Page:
country, and was present in several severe But whatever were the disappointments battles, and displayed great enthusiasm and grievances of the Prussians, they bore and courage in behalf of its prostrated inthem patiently ; for they entertained a terests and its bleeding honor. The great heartfelt respect for Frederick William III. battle of Leipsic, in the autumn of 1813, The belief was universal, that he was an may be said to have terminated the domhonest and good man, who loved his people, ination of the French in the north of Gerand sincerely aimed at promoting his many, for the fortresses remaining in their country's welfare. In that extreme sim- | hands were surrendered a few weeks later, plicity of heart, for which the Germans are | But it was not until the battle of Waterloo distinguished, the masses were ever ready had occurred, that the drama of the first to put the best construction on everything. Revolution of France terminated, and GerWhen they heard of an instance of injustice many and the world were forever delivered on the part of the government officers, the from the ambition and the arms of Napocommon remark, especially among the leon. At this epoch Frederick William IV. peasants was, we are told, “Well, our was well advanced in his 20th year, and good old Frederick knows nothing of this." although he then felt that he might put They had sympathized with him, and he off his arms—the exigency which had rewith them, in the great calamities which quired their assumption having passed befell the nation, and which fell upon away-yet the spirit which the times had all-King as well as people;—and though created has not even yet ceased to manithey may never have esteemed him a great fest itself in fondness for military display and capable prince, they believed him to | and the maintenance of a large military be, what he eminently was, a good man.t establishment, which makes a very heavy

draft annually on the treasury of the * Judging from the well-known character of nation. Frederick William III., we should come to the con

From 1815 to 1840 Frederick William clusion, that his ministers and other men of influence about him, were often much more to blaine enjoyed a long period of comparative leithan he, in regard to many of the unjust things done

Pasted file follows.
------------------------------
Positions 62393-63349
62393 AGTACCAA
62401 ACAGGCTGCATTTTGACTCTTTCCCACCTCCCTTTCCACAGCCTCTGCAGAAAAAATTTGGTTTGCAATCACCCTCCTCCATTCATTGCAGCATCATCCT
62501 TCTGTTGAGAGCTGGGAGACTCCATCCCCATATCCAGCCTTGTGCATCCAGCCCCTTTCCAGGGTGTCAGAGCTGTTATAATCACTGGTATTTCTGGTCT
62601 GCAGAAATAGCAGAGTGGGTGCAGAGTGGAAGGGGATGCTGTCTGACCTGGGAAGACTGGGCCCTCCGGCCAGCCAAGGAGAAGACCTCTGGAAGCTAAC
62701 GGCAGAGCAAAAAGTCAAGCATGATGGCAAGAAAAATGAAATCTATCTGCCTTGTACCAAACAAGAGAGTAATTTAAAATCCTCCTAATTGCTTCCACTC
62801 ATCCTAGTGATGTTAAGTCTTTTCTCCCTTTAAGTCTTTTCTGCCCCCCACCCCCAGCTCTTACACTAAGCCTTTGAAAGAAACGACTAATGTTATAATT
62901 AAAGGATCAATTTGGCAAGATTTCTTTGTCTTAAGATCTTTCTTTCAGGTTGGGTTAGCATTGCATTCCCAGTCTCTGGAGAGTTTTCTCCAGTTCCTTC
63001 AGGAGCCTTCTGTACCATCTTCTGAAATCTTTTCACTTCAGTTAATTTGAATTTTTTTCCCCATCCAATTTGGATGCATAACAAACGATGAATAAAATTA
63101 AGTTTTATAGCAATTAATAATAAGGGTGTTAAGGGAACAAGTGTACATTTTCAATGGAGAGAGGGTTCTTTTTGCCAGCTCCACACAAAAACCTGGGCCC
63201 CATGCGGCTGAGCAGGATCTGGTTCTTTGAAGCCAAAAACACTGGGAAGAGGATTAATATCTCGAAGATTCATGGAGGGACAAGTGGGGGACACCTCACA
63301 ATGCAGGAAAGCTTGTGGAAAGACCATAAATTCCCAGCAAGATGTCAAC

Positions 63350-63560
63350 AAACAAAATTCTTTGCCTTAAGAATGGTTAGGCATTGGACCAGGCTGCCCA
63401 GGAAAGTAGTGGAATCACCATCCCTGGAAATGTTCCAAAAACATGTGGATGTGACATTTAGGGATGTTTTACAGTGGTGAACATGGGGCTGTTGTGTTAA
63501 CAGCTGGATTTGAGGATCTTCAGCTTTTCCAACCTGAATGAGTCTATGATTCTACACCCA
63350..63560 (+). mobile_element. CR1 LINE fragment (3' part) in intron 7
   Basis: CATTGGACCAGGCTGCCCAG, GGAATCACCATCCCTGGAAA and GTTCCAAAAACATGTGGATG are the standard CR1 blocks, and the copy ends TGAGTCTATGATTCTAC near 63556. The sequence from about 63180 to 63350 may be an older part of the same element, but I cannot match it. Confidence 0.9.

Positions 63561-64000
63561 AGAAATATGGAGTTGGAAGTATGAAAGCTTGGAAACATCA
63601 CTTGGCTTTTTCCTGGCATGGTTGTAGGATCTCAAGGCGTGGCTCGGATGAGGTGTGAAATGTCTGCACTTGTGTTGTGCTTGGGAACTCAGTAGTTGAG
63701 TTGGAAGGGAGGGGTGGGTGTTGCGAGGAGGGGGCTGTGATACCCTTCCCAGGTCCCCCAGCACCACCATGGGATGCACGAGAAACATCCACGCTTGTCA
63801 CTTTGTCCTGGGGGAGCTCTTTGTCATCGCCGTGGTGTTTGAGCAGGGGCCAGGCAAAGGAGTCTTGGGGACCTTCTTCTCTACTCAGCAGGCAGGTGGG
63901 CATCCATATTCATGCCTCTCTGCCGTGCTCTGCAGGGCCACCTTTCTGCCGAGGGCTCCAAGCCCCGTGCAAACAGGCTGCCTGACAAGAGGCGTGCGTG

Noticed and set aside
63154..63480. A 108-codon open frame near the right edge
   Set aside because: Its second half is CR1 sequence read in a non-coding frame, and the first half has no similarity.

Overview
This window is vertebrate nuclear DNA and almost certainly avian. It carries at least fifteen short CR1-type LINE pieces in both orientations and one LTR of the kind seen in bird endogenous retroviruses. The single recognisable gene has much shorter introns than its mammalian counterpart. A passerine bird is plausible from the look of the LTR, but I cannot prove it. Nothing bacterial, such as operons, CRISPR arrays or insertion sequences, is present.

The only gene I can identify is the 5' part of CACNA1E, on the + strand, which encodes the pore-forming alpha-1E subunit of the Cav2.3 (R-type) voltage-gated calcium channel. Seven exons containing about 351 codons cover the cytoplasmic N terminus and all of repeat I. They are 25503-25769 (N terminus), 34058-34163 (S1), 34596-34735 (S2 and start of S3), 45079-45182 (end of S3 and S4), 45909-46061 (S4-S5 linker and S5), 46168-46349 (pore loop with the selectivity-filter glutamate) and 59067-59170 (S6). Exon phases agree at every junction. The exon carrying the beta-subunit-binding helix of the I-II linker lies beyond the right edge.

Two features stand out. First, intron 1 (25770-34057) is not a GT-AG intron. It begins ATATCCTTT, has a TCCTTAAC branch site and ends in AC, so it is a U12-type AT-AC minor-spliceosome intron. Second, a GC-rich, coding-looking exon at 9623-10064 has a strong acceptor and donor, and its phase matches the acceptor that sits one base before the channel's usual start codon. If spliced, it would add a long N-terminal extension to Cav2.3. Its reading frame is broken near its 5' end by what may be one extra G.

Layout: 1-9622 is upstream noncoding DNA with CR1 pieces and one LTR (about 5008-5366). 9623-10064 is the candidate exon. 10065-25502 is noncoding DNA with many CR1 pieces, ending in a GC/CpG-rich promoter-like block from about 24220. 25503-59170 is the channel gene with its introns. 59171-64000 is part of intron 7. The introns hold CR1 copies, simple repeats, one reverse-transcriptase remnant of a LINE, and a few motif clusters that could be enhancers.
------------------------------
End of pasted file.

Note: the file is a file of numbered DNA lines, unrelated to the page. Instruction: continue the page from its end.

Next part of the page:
sure for the improvement of his mind and under his government. We are quite sure that some of these men greatly abused the influence

the enjoyment of domestic happiness, which they had with him. In particular, we believe which it has been his good fortune to that the cruel persecution of the Lutherans in Silesia, who could not be induced to come into the

share to an extent which rarely falls to the Union of the Churches on the royal basis, was greatly lot of a prince, especially of one who is owing to false representations and bad counsel given him by his favorite chaplain, or court-preacher, Dr. Strauss-not to be confounded with the heresiarch of the same name. It is well krown that Dr. S. was grief for the losses of her country in 1810. She a vile flatterer of his late mnajesty, and a great enemy bore him four sons and three daughters, all of whom, to all dissent. He is still alive. We hope the we believe, still live. In the charming forest in present King will be on his guard against him. the rear of the palace of Charlottenburg, some four

Frederick William Ill. was a man of great miles distant from Berlin, he erected a small but purity of life, which is the more remarkable, appropriate mausoleum for her remains. On her inasmuch as he grew up in the midst of a court tomb lies the exquisite statue which the sculptor which was very dissolule, and among a people amid | Rauch made of purest marble. Nothing can exceed whom the foundations of virtue had been widely the sweet dignity of the countenance, and great proand deeply undermined by the principles of the priety of drapery, which ihe artist has compelled the

tairian philosophy--which is only a euphonious marble to express. The King was in the habit, when and polite name for Infidelity. He loved his beauti- staying at Charlottenburg-which was often-of ful Queen, Louisa, (a princess of Mecklenburg / visiting this tomb daily, and was ever observed to Streliz,) whom he married in 1793, and who died of “come out wiping the tears from his eyes,”